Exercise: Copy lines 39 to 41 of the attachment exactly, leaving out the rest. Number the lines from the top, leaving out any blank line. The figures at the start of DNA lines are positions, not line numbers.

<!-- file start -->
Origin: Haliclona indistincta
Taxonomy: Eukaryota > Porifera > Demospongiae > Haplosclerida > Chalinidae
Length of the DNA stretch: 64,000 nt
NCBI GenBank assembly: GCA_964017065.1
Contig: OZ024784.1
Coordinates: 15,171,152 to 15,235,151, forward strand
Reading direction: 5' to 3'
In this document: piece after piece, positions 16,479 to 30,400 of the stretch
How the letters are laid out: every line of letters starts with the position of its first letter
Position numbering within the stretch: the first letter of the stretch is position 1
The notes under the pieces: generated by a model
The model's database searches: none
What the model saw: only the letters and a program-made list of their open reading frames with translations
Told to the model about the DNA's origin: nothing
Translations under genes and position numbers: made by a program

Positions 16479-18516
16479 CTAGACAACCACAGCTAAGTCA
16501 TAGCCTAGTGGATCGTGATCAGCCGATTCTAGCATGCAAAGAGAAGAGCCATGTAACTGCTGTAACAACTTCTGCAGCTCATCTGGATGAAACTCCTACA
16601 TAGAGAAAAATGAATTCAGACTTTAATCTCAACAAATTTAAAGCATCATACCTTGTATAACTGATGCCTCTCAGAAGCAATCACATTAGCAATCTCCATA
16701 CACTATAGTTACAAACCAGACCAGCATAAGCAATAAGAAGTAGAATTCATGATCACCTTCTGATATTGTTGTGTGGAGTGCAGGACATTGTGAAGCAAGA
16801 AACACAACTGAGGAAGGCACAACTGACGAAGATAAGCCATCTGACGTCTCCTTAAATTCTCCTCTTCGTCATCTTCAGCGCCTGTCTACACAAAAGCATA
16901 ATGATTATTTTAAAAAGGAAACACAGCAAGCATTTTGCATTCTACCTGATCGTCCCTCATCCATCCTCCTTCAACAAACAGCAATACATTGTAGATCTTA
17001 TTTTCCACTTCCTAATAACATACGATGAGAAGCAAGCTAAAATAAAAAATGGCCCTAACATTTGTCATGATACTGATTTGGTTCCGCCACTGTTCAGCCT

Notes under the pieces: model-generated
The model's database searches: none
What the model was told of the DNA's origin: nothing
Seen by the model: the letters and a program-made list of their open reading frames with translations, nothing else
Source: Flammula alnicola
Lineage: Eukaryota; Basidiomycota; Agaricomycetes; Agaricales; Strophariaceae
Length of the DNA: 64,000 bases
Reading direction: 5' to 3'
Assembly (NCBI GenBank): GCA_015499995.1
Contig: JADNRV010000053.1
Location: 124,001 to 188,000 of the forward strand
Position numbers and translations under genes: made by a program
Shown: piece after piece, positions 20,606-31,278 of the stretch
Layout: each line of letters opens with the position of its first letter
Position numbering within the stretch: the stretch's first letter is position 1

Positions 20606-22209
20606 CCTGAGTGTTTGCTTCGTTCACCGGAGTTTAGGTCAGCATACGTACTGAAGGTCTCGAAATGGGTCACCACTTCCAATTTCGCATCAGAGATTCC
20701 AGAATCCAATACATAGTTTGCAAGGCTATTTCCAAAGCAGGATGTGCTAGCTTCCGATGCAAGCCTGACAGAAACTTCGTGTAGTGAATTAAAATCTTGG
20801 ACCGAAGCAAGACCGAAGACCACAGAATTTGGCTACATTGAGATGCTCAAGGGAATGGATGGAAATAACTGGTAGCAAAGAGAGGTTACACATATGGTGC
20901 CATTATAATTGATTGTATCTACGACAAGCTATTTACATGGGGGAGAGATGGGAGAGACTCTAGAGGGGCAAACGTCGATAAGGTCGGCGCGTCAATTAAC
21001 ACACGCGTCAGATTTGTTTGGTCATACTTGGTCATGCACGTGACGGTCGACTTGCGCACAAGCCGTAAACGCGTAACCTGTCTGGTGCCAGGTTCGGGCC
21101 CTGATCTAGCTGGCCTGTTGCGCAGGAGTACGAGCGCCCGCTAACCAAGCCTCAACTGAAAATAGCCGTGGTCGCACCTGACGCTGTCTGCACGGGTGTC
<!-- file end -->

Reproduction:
Positions 20606-22209
20606 CCTGAGTGTTTGCTTCGTTCACCGGAGTTTAGGTCAGCATACGTACTGAAGGTCTCGAAATGGGTCACCACTTCCAATTTCGCATCAGAGATTCC
20701 AGAATCCAATACATAGTTTGCAAGGCTATTTCCAAAGCAGGATGTGCTAGCTTCCGATGCAAGCCTGACAGAAACTTCGTGTAGTGAATTAAAATCTTGG